Joyful violence?

16 June 2014 by Ingrid

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Can violence ever be joyful?

I tried to address this question in a piece I wrote for an online MoMA exhibit called Design and Violence. It’s not the first time I’ve written about the axes produced by Best Made Co. (see here and here), but it is the deepest I’ve gone on the subject. The axes fascinate me because of the tension they embody: they are real tools capable of violence, yet with a playful, toylike aesthetic. Here’s an excerpt from the piece:

The two ends of the Best Made axe embody an unlikely tension, playing on our most primal instincts: approach and avoidance. The handle’s lollipop colors have an appetitive quality that sparks our desire; the blade’s sharp contours speak a warning to our unconscious brain. Pleasure and pain: the potential for both arises simultaneously. The Best Made axe dwells in two worlds, one joyful, one violent. Yet in each, it is a misfit.

But is possible that these two worlds can overlap? Can we imagine a space of “joyful violence” where the Best Made axe is truly at home?

You can read the full piece on the Design and Violence site, here.

The very best part of writing this piece was seeing a response from Peter Buchanan-Smith, founder of Best Made, who shared the story behind the axe’s colors:

When I first started Best Made and selling these axes no one would give me liability insurance. So I decided to attach a few of cherished virtues to the axes (courage, compassion, grace, fortitude) as a non-legal, but more emotionally binding measure of built-in liability insurance. When someone raised their Best Made axe, they had to have happy thoughts.

Aesthetics of Joy as insurance? It’s a neat thought, to use color and pattern as a way to shift mindset, to distinguish the tool for certain purposes but not for others. It’s as if to say: there are some approved uses of this tool, like chopping wood for your log cabin, that feel consistent with its design, and there are other uses, like felling a protected species of tree (or worse), that are unapproved — all through aesthetics. The colors are like an instruction manual or a warning label, but that speaks directly to our unconscious mind.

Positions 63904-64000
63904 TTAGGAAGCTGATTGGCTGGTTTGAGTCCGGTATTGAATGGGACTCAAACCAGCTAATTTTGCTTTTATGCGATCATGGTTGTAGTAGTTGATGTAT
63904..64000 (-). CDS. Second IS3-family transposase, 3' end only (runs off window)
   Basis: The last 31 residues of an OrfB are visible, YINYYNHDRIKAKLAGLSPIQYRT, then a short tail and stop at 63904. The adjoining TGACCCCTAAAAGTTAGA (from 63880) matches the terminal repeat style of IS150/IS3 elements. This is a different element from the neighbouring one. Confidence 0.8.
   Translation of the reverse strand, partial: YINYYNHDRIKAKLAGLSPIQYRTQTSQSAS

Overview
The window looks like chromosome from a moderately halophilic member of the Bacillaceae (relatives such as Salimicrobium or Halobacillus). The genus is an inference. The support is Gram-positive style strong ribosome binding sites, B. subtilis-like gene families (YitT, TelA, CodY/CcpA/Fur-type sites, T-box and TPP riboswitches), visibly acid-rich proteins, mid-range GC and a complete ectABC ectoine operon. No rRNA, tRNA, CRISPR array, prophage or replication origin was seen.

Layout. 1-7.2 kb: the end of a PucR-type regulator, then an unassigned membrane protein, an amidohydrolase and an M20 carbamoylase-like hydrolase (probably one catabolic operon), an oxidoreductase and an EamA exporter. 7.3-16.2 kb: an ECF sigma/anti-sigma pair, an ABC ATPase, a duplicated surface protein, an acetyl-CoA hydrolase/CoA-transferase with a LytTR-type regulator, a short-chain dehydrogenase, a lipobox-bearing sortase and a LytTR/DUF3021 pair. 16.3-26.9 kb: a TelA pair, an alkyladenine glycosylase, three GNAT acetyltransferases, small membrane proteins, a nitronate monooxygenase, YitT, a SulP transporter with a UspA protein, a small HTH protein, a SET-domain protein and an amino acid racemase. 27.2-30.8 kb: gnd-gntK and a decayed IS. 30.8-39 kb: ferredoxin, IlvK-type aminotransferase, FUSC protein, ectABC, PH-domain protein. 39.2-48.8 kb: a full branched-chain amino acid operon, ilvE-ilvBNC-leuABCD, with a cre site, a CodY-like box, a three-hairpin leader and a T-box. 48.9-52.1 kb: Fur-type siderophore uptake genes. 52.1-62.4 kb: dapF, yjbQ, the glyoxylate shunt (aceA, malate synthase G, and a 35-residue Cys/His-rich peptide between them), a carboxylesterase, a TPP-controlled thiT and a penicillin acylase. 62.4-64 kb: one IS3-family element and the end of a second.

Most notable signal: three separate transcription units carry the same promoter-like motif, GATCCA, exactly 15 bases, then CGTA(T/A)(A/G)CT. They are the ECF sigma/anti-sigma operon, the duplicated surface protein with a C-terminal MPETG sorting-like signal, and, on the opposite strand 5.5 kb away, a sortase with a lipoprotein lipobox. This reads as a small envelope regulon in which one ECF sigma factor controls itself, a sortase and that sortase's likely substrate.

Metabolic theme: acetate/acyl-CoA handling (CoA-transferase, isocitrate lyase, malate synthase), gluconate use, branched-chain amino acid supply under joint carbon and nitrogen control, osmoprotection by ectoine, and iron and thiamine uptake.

Designed to prevent violence? What a clever idea.

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Hey, what’s up with Aesthetics of Joy?

This is the first post here in quite some time. If you’re a regular reader, you might be wondering where I’ve gone these last few months. Have I given up on Aesthetics of Joy? 

I hope you’ll be happy to hear that I’ve just been taking a little bit of a break from the blog to focus on the book proposal for Aesthetics of Joy. Because the blog is such a love of mine, it can be hard to focus on the slow, deep work of the book when there are so many things I want to share with you here. So, I’ve taken a little bit of a vacation from blogging while I finish up the proposal. Hopefully you’l see me back here in the fall, with a slight redesign and a *lot* of new ideas to share. In the meantime, have a beautiful summer, filled with sunshine, simple pleasures, and lots of joy. 

Till soon,
Ingrid 

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